Afghan President Ashraf Ghani says women’s rights are a priority commitment. But how is he planning on ensuring them and how will he fight corruption, security threats and human rights violations in his country?
2015 has been a tough year for Afghanistan. In the first eight months alone, the country saw a spike in the number of civilian casualties and 120,000 Afghans fleeing the country to seek asylum abroad, according to the United Nations.
In an exclusive interview with DW, Afghan President Ashraf Ghani described the year of 2015 as "one of the most difficult years, if not even the most difficult year of the last 15 years."
When asked if things could get worse, the president said it depends on how much regional cooperation Afghanistan could achieve. Ghani said cooperation with neighboring Paksitan was also crucial.
"Sovereignty of Afghanistan must be accepted categorically by Pakistan so that we can move forward."
Women's rights a top priority
According to Ghani, women’s rights are a top priority for him. "As long as I am president, the rights of women will be protected," he said.
When confronted with a photograph published by Human Rights Watch showing a 22-year-old Afghan woman who was sentenced to 100 lashes after being accused of sex outside marriage, Ghani held up the photo and said:
"This is part of our shame. We have inherited situations that are shameful, that are absolutely despicable.”
Government-affiliated militia groups violate human rights
Abuse of women isn’t the only problem Afghanistan is facing. According to a report by the United Nations from August 2015, local and national militia groups carried out deliberate killings, assaults, extortion, intimidation and property theft with the backing of the government.
But Ghani rejected these accusations in the interview, saying: "We don’t have militias."
The 65-year-old president, who assumed office in September 2014, then admitted that local police behaved like militias prior to his inauguration, saying the government has "taken systematic measures" to deal with the issue and to remove the powerful political protection these groups have had in the first six months of 2015.
"We've had a difficult legacy of 40 years, and cleaning up is not going to be a one day job. But we are engaged in a systematic effort, we have not allowed formation of new militia groups, and we are reforming the local police systematically so that there won’t be abuse," Ghani said.
Dealing with impunity and corruption
Reforming local police also means dealing with corruption, Ghani added in the interview.
"The Kabul Bank case that became the emblem of impunity has been dealt with. We’ve already collected 450 million dollars out of the 800 million dollars that was stolen from the public purse."
But just one month ago, the former CEO of Kabul Bank, Khalilullah Frozi, who was supposed to be serving a 15 year sentence for fraud, was released from prison and seen smiling with government officials.
Ghani said he was shocked to see the man free. "My shock didn’t turn into anger, but into action. And it sent a very strong signal that I will not tolerate it. (…) He's back in prison, in solitary confinement and under close attention."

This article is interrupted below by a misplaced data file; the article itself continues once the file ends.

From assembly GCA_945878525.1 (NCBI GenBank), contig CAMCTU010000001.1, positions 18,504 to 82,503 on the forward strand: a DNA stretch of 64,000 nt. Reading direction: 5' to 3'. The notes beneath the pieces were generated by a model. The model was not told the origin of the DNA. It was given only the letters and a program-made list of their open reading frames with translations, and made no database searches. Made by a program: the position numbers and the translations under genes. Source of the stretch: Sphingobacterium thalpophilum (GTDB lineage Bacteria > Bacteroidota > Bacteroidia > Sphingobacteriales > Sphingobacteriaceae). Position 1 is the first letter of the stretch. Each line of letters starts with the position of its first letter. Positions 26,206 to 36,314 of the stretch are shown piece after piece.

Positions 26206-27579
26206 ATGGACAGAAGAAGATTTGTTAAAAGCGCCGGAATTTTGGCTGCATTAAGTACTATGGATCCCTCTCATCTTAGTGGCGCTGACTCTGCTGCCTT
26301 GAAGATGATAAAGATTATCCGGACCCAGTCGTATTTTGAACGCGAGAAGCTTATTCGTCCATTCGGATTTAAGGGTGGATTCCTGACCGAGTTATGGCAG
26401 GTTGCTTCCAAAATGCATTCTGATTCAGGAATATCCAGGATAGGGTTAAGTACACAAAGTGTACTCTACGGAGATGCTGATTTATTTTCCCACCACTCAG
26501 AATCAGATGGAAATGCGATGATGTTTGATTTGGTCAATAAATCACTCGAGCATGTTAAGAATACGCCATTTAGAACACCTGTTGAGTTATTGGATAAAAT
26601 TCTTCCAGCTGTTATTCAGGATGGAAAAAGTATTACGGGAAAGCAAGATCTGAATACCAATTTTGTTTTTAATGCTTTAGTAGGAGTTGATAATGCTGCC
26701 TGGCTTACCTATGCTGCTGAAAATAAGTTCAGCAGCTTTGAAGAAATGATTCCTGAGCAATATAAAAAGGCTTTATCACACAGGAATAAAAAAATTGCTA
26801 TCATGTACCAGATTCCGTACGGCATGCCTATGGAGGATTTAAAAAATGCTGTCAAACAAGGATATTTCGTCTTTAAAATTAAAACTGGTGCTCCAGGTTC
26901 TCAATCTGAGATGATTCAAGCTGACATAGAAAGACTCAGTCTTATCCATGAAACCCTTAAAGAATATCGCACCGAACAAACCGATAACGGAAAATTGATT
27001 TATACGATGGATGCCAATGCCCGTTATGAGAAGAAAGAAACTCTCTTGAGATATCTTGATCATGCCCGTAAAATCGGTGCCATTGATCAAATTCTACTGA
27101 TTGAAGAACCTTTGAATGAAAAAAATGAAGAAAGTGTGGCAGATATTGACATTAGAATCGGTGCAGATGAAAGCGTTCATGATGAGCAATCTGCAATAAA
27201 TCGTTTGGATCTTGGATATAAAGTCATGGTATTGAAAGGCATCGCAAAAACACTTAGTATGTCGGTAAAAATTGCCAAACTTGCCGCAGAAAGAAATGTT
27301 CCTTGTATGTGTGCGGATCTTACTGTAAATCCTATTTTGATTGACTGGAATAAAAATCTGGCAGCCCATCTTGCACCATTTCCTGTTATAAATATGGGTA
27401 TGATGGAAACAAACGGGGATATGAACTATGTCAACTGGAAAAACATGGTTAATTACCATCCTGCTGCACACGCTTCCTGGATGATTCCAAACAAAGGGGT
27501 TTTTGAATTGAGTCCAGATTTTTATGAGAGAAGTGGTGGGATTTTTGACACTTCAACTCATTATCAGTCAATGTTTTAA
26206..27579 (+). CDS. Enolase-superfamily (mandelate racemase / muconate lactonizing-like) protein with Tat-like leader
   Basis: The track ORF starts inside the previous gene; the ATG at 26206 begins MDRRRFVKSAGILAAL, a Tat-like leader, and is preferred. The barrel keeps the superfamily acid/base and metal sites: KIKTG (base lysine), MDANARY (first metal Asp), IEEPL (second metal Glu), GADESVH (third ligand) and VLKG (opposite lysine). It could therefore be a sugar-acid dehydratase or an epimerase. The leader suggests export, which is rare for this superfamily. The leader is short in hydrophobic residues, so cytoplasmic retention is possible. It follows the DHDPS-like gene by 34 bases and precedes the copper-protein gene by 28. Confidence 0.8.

"We've had a difficult legacy for 40 years and cleaning up is not going to be a one day job," Ghani told Tim Sebastian
Afghanistan's president added that he's also dismissed the officials that were involved in the scandal and has ordered a full inquiry to deal with the case.
Loss of confidence because of economic instability?
Since Ghani was elected, polls show many Afghans losing confidence in where their country is headed. According to a poll conducted by the Asia Foundation, 54 percent of those surveyed in 2014 thought the country was going in the right direction. This year that figure dropped to just 36 percent.
Ghani explains this loss of confidence from his people with the economic challenges Afghanistan is facing.
"We've had to deal with an economic transition cost by the departure of over 600,000 troops and contractors that were the most important consumers and spenders in the country. We've had to impose an austerity program because the promises of the Afghan government to the national community were not credible.”
Urging Afghanistan's elite to make the most of opportunities at home
What doesn’t help Afghanistan's economy is the fact that the families of elite leaders often live abroad, such as the families of Ghani's vice presidents, who live in Turkey and Iran, and the family of Ghani’s chief executive, who lives in India. In fact, the families of the top cabinet ministers, presidential advisers and deputy ministers all live outside of the country.
In the interview with DW, Ghani urged Afghanistan's elite to make the most of opportunities at home rather than moving abroad.
"The privileged elites are part of the globalization moment that we live in. What is significant is to create opportunities for the generations to come. If the families of the privileged live abroad they are not going to have careers abroad. Their careers are back in Afghanistan. (…) If they live abroad they become dishwashers. They don’t become part of the middle class."
Ghani himself, however, did rather well when living abroad in the United States, completing a doctorate in anthropology and becoming a professor at Johns Hopkins University before returning to Afghanistan after the fall of the Taliban.
Confronted with this fact, Ghani said: "The minute opportunity was created in 2001 I returned. I hope that the new generation of our friends will have the same sense of patriotism and respond to the conditions of our country."
The president said he was hopeful the Afghan people would succeed in dealing with the numerous issues the country is facing.
"We are a free society, we engage in debate, and that is our characteristic," Ghani said, adding: "Our job is to heal and to move forward. Not to perpetuate, not to get bogged down."